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them. In nothing has this difpofition been more evidently manifefted, than in what regards the order and unity of the church; a fubject on which too many who profefs to be Chriftians do not seem at all to think as they ought, or to bestow on it that deep and ferious attention, which is certainly due to it due to it, both on account of its own importance, and more efpecially for the fake of the peculiar intereft always taken in it, and the conftant regard that was fhewn to it, by that adorable perfon, who is the King and Head of the church, becaufe he is the Saviour of the body diftinguished by that appellation. From a principle of gratitude to him, as well as concern for ourfelves, we ought therefore to view this matter in a juft and proper light, and not fuffer our attention to be diverted from it, or our fentiments to be fwayed by any of thofe popular errors, or loofe opinions, which fo commonly prevail with refpect to it.

Nothing is more evident from the history of our bleffed Redeemer, than his unremitted anxiety for the welfare of that myftical body of which he was appointed the glorious Head, and his earnest defire that all the members of it fhould be preferved in that holy and happy union with him, on which they must ever depend for their fpiritual health and life, both here and hereafter. This it was, which employed his thoughts during the laft, and most awful period of his life, and made the subject of that devout and dying fupplication offered up by him,


as the incarnate Son of God, to his heavenly Father, in which, as the one Mediator between God and men, he prayed, not for his apoftles alone, "but for them alfo, who fhould believe on him, through their word;-that they all may be one," fays he," as thou Father art in me, and I in thee,

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that they alfo may be one in us;"* one, not only in heart and affection, but also in an outward and vifible communion; that by feeing my followers thus united in one body- the world may believe, "that thou haft fent me." Thus the unity of his body is made an argument for the truth of his divine miffion, and is certainly one of the most obvious and fatisfactory proofs, which the world in general can receive, that God hath fent his Son to be the Saviour of it. Hence it is, that we find St. Paul, who was "chofen to be a witness unto all men," of this gracious fcheme of falvation, fo often and earnestly urging the neceffity of maintaining unity and concord among thofe who were to partake in common of its ineftimable bleffings. He therefore prays for the converted Romans, "that the God of patience "and confolation would grant them to be like mind"ed one towards another, according to Chrift Je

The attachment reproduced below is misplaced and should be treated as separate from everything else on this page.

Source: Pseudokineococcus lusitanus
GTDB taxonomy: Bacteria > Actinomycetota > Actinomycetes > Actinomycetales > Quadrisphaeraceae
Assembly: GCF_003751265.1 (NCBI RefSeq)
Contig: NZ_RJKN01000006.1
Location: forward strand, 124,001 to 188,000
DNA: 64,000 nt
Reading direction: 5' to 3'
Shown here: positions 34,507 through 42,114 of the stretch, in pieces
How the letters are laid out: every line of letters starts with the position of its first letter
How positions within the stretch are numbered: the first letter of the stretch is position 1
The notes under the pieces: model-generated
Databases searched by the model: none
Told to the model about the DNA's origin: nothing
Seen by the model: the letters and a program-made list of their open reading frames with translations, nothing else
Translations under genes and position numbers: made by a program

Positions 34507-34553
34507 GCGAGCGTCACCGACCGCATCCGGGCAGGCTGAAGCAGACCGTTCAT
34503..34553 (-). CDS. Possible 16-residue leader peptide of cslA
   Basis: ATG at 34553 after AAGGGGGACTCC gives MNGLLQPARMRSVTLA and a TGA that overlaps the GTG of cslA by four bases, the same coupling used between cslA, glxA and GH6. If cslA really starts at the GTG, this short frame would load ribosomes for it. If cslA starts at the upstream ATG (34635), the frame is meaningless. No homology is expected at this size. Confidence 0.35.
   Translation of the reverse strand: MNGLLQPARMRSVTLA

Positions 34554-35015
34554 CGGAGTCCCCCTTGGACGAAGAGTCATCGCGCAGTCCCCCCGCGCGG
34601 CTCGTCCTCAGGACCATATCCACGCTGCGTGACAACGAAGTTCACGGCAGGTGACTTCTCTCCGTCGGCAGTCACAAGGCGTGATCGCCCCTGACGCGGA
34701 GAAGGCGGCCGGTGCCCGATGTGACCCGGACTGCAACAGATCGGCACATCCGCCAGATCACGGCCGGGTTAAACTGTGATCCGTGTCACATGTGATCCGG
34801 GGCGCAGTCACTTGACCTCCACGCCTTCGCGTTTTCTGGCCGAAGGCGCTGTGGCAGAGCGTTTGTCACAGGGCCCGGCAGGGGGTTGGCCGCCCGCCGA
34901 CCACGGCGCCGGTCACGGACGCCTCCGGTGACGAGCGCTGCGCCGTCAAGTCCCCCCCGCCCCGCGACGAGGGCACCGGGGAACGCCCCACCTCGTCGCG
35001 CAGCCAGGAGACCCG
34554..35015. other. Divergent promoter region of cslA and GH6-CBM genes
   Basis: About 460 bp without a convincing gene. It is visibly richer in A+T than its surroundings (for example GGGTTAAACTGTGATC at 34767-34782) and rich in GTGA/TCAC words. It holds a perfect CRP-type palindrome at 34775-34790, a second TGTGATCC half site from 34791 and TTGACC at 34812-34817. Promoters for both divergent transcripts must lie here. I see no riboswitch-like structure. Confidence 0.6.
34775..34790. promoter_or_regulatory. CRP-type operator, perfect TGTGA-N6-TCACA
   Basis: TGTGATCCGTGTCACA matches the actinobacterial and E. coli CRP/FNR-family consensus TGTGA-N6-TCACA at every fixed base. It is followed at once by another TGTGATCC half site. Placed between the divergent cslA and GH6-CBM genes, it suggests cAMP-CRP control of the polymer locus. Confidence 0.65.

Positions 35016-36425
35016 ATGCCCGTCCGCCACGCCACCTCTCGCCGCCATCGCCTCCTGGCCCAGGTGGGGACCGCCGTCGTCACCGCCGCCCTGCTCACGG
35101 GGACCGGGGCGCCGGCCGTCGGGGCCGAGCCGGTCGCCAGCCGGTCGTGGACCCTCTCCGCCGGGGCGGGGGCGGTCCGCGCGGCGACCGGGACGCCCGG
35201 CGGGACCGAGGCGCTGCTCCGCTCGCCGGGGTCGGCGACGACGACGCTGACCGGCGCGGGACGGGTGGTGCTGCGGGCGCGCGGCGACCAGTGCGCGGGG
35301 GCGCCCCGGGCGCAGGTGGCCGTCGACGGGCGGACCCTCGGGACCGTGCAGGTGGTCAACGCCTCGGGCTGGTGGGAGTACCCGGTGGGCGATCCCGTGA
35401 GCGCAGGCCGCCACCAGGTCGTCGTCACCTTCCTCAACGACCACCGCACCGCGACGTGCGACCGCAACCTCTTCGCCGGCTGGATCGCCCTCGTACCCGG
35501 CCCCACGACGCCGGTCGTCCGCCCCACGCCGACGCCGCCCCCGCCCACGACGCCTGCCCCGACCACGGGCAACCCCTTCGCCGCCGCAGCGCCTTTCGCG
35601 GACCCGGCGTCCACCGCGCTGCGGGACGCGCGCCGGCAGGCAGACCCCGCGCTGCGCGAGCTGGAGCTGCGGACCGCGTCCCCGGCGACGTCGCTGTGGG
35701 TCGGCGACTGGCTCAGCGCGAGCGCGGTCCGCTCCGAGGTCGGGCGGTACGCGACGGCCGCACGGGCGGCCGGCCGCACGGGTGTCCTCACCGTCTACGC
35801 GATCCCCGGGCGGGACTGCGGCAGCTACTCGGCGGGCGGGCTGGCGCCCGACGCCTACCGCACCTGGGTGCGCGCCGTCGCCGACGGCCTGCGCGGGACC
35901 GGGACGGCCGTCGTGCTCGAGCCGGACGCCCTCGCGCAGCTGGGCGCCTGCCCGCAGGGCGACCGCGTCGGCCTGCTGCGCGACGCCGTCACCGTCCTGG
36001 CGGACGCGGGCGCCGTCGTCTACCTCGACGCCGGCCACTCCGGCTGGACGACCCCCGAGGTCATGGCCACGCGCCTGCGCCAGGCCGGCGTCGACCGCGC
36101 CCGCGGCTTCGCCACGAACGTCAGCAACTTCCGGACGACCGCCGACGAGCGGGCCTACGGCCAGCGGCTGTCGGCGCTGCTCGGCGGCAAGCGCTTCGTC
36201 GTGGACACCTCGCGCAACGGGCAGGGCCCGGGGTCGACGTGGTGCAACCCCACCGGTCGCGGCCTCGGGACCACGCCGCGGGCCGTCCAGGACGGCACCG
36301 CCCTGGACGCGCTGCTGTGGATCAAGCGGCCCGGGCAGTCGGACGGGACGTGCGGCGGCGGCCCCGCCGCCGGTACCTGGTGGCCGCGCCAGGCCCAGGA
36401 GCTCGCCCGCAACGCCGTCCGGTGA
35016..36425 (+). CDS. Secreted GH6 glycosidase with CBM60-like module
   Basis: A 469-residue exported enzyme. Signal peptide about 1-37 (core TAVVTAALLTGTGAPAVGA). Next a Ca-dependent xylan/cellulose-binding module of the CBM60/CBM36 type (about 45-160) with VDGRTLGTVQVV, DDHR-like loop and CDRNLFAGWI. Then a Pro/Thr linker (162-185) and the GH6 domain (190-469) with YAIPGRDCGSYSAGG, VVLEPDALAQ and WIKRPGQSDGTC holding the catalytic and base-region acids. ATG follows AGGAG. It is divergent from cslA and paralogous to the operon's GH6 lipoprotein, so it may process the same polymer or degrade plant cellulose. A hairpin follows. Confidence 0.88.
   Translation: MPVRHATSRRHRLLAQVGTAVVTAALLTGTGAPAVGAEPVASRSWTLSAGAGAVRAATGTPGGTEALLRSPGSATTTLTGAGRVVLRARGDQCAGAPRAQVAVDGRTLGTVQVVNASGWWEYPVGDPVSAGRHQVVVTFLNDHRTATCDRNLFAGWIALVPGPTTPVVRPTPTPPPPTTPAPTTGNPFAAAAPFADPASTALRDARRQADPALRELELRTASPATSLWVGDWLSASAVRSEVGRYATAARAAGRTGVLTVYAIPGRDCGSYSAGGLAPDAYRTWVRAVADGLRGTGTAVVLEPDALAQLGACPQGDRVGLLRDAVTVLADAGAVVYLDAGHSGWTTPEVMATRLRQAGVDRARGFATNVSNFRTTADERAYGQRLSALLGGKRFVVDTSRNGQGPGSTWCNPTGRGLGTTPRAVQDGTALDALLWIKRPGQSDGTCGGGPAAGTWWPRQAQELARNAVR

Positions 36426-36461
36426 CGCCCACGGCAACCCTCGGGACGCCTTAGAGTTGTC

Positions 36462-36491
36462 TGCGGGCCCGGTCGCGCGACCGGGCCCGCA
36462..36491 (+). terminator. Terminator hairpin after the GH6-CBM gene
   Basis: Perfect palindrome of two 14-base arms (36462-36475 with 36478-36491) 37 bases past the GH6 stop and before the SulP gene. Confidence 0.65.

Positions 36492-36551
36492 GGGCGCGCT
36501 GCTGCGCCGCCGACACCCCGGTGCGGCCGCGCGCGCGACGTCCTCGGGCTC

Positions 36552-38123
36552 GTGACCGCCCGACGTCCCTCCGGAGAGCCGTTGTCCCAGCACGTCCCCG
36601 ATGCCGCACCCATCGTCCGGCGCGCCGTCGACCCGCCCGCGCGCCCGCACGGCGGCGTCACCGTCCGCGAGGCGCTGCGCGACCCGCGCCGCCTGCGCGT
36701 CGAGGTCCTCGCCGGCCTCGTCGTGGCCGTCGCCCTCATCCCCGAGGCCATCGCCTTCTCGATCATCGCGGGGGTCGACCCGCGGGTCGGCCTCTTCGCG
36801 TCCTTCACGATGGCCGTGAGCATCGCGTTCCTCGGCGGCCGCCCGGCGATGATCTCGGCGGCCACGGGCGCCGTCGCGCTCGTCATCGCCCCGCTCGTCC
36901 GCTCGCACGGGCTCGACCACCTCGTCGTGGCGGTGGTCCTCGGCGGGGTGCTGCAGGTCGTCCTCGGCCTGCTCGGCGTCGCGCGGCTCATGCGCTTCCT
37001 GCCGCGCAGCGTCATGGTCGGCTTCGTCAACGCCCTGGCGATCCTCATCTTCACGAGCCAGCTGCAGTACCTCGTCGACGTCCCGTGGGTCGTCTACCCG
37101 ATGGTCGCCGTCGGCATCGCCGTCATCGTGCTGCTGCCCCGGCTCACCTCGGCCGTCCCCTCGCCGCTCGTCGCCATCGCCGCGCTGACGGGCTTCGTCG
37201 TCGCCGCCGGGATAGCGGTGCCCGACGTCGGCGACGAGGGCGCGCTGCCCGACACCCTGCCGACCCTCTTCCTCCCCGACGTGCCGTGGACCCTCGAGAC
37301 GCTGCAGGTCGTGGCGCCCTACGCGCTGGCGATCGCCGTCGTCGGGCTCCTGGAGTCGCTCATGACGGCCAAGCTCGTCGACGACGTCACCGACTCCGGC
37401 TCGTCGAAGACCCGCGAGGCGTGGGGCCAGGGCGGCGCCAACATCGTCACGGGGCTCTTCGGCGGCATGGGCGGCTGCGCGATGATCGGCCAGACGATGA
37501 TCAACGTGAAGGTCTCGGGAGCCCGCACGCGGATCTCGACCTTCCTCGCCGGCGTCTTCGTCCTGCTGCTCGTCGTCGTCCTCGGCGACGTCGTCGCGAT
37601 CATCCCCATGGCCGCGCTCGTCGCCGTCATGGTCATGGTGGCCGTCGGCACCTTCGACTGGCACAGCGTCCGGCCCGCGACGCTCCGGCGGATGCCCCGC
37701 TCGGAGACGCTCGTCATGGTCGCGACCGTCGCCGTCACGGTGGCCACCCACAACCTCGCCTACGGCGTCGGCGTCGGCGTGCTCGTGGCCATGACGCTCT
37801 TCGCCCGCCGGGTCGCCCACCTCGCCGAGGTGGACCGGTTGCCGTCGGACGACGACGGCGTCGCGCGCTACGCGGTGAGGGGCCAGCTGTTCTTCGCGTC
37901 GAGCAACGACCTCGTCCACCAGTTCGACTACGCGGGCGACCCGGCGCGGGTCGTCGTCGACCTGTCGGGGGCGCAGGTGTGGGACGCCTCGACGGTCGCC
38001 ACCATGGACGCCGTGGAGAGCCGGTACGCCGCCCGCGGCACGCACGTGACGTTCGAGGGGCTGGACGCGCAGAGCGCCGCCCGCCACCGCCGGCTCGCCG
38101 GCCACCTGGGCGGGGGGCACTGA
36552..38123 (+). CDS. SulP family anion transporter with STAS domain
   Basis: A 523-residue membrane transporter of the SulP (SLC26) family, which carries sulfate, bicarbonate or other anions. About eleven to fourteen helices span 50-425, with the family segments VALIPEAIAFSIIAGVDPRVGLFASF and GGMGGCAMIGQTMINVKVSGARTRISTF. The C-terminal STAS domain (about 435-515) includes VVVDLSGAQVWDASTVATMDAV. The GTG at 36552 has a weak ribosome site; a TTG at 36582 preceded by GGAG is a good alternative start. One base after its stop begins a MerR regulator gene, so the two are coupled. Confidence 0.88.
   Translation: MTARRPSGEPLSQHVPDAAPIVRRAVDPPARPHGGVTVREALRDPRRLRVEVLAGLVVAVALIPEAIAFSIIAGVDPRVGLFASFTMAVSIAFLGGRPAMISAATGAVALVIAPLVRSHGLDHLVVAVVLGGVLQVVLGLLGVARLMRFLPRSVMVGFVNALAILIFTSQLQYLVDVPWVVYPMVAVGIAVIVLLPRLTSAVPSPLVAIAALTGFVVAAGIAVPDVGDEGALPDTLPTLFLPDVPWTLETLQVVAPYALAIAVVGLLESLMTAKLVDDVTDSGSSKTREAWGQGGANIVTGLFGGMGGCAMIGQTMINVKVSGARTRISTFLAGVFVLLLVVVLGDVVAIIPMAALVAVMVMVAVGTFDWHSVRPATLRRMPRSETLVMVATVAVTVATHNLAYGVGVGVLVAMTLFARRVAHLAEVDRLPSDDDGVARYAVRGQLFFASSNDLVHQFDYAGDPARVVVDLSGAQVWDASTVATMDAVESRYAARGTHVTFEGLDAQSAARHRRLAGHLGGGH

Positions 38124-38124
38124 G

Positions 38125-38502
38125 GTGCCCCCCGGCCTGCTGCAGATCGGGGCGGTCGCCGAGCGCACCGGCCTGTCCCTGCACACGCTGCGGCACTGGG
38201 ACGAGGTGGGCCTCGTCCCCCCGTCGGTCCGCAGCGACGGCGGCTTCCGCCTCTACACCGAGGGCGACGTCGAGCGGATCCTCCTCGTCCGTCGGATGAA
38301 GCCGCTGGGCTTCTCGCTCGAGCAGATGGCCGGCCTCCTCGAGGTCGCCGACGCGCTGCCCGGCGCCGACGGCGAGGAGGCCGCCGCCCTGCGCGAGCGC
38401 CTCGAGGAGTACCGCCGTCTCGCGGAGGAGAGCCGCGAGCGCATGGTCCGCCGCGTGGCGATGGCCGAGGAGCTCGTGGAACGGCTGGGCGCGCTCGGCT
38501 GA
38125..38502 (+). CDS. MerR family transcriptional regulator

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fus; that they might with one mind and one mouth

glorify God." And to the Christians at Corinth, he addreffes this affectionate exhortation-"I "befeech you, brethren, by the name of our Lord Jefus

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Jefus Chrift, that ye all speak the fame thing, and "that there be no divifions among you, but that ye "be perfectly joined together in the fame mind, and


in the fame judgment."* And to the same purpose, he thus earnestly admonishes his Ephefian converts" I beseech you, that ye walk worthy of the "vocation wherewith ye are called; with all low"liness and meekness, with long-suffering, forbearing one another in love; endeavouring to keep "the unity of the spirit in the bond of peace;" as a reafon for which, the apoftle immediately calls their attention to the confideration of all these powerful and endearing motives to peace and unity"There is one body, and one fpirit, even as ye are "called in one hope of your calling; one Lord, one "faith, one baptifm, one God and Father of all, "who is above all, and through all, and in you "all."t